Signs and Symptoms of Alcohol Abuse
A drinking problem isn’t a label reserved for people who consume copious or frequent amounts of alcohol. Keep in mind that alcohol abuse problems and alcoholism symptoms can creep up on people quickly, often before they even recognize that they have a problem. Alcoholism symptoms do not necessarily mean that a person has a problem with alcohol or drugs, but they are a good indicator that something may be wrong. An experienced alcohol addiction professional is the only person qualified to properly diagnose an alcohol addiction, but there are many signs that point to a problem. In the past year, have you:
- Had times where you ended up drinking more or for a longer period of time than you intended?
- Wanted to stop or cut down on drinking but found you were unable to?
- Drank to “change” your personality (i.e. to feel more confident), or to feel “normal” or in control?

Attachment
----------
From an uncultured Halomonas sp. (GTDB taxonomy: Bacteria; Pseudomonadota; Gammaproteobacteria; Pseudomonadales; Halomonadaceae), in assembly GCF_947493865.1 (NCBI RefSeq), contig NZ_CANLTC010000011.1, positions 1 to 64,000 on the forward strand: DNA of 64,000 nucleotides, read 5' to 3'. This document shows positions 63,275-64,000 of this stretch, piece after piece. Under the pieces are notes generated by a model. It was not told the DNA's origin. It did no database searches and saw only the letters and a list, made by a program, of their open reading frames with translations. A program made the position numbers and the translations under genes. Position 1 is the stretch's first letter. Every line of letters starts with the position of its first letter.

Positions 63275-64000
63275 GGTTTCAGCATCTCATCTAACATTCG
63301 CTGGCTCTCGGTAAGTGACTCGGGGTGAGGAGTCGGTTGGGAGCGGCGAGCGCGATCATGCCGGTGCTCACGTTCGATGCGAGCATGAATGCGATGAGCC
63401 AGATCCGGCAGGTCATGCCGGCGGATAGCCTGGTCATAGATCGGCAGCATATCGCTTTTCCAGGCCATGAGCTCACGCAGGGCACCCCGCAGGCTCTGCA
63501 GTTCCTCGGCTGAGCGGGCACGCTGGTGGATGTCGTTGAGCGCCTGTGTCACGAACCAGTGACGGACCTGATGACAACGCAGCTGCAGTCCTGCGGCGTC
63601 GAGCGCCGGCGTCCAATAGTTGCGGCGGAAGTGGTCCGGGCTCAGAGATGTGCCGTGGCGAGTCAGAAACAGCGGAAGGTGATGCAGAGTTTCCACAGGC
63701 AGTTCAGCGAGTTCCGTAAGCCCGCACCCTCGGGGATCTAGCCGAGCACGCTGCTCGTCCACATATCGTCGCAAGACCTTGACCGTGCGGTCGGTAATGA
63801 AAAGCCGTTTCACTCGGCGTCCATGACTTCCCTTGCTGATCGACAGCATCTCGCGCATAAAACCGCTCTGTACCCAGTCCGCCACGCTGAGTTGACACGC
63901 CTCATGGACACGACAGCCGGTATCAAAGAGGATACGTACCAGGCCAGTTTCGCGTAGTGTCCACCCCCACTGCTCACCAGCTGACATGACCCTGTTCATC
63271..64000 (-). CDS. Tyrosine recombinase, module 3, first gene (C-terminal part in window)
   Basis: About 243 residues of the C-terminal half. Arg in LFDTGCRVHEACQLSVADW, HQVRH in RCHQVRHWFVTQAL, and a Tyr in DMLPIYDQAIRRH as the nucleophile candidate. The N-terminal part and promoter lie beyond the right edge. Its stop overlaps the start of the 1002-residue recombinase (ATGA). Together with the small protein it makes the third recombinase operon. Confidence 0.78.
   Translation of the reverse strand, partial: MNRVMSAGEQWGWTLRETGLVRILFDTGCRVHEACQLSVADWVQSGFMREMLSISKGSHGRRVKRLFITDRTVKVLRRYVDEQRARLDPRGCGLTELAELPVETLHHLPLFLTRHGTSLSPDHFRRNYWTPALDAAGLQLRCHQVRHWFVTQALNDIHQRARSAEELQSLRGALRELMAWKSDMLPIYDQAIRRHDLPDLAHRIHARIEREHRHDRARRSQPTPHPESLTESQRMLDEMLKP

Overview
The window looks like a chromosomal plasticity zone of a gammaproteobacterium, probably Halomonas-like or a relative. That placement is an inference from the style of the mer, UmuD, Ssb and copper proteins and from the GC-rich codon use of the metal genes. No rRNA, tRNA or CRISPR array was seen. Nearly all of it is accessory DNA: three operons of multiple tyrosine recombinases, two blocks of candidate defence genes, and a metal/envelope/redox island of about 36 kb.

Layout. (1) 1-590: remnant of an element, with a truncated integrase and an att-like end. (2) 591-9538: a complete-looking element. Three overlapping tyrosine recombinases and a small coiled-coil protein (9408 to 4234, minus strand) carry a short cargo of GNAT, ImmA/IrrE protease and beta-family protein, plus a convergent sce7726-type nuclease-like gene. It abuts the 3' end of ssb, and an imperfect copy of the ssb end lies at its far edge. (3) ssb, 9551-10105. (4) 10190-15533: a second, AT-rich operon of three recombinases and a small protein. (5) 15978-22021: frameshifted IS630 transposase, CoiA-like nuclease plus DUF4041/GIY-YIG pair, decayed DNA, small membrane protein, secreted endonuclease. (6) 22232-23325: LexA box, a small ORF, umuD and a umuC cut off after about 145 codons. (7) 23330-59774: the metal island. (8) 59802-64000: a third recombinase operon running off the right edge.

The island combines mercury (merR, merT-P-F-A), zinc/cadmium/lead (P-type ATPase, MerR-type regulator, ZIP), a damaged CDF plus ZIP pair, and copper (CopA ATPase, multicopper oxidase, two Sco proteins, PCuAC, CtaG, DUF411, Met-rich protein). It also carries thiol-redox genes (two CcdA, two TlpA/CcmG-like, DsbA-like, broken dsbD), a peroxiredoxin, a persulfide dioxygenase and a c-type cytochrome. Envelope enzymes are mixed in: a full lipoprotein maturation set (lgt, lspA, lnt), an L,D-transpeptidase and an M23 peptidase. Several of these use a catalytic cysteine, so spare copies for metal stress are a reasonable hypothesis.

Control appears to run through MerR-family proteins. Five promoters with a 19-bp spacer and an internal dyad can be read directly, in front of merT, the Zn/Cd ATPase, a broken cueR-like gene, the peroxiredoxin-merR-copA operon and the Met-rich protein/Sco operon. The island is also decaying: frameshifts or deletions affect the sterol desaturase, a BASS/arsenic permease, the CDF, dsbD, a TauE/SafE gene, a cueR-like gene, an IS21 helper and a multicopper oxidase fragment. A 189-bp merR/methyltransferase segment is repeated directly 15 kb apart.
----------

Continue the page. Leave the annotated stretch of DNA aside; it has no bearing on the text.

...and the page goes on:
- Spent a lot of time drinking or recovering from drinking?
- Become aggressive or started fights while under the influence of alcohol?
- Experienced blackouts or memory loss when consuming alcohol?
- Wanted a drink so badly it was all you could think about?
- Found that drinking or recovering from drinking interfered with taking care of your home or family or caused problems at work or school?
- Abandoned or cut back on hobbies you once enjoyed in order to drink?
- Gotten into more than one situation while under the influence that put your safety at risk, such as having unprotected sex, walking in a dangerous area, or driving under the influence?
- Continued to drink despite feeling depressed, anxious, or experiencing a related health problem?
- Had to drink more than you used to in order to get the desired effects? Or, have you found that the usual number of drinks were much less effective than before?
- Experienced withdrawal symptoms when the effects of alcohol were wearing off, such as insomnia, restlessness, nausea, racing heartbeat, hallucinations or a seizure?
If these signs sound familiar, it is time to seek help. Treatment for alcoholism can improve your health and help you repair areas of your life affected by alcohol abuse like your relationships, career, and finances.